More anxiety and uncertainties came from many reports announcing the big economic crisis we are about to enter. No big, creative ideas can come from a stress-packed situation. Instead, everyone tries to back out and hold on to what they already have.

Resilience is a psychological construct which enables the adaptation to intense stress such as ambiguity, trauma, threat etc. While it has been shown that some people can “reset” themselves to the state they were prior to the stress exposure, others can even thrive during a period of crisis. You can’t inherit such quality, but you can learn it. There is no more important skill for a person to master than how to harden and be courageous in the eye of the storm. 

Resilience consists of several components :

resilience

Physical component

Physical strength is extremely important for overcoming challenges.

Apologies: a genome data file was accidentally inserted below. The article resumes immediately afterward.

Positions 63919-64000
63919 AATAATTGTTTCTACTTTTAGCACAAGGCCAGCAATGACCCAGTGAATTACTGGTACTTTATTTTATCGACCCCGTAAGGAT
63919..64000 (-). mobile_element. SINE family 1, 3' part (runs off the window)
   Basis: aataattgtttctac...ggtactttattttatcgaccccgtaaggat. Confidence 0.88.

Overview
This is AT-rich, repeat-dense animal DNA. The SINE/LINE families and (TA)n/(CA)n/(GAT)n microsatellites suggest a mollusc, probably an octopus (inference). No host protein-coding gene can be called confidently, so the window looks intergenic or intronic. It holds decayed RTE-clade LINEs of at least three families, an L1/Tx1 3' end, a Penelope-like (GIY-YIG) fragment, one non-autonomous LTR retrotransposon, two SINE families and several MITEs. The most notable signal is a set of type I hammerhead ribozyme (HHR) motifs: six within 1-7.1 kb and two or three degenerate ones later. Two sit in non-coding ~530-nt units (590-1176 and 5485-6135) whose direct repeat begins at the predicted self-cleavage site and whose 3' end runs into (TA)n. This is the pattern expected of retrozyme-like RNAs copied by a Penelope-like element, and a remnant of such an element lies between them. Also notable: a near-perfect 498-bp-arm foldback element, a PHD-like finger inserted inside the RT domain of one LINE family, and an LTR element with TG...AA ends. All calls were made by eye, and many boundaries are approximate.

Ask yourself:  

Emotional component  

Emotions, our biologically established response to the outside stimulus, happens when we are thinking and/or reminiscing certain situations. Every emotion is a precious piece of information, as it shows the way we are perceiving an event and the importance we tend to accredit to the event. In situations as stressful as this one, it is not uncommon for emotions to be more intense. If you:  

You’re more likely to have extreme emotional reactions.  

When we are in the state of being extremely emotional, due to demands towards yourself and the others, chances are that we will make more bad decisions. We are not equipped to estimate the risk adequately, which results in backing up from most of the challenging situations.   

There are various techniques to reduce the high level of emotion and bring some calmness:  

Cognitive/mental component  

 The way we think, risk and strive for improvement indicates the way we handle and overcome the crisis. Hardiness, the mental strength, has three aspects:  

If we understand our behaviour in the crisis, we can identify the aspects eligible for further improvement and thus achieve mental hardiness. Understanding the irrational beliefs, phycological defence mechanisms and cognitive “mistakes” helps us to detect if/when our perception has been distorted.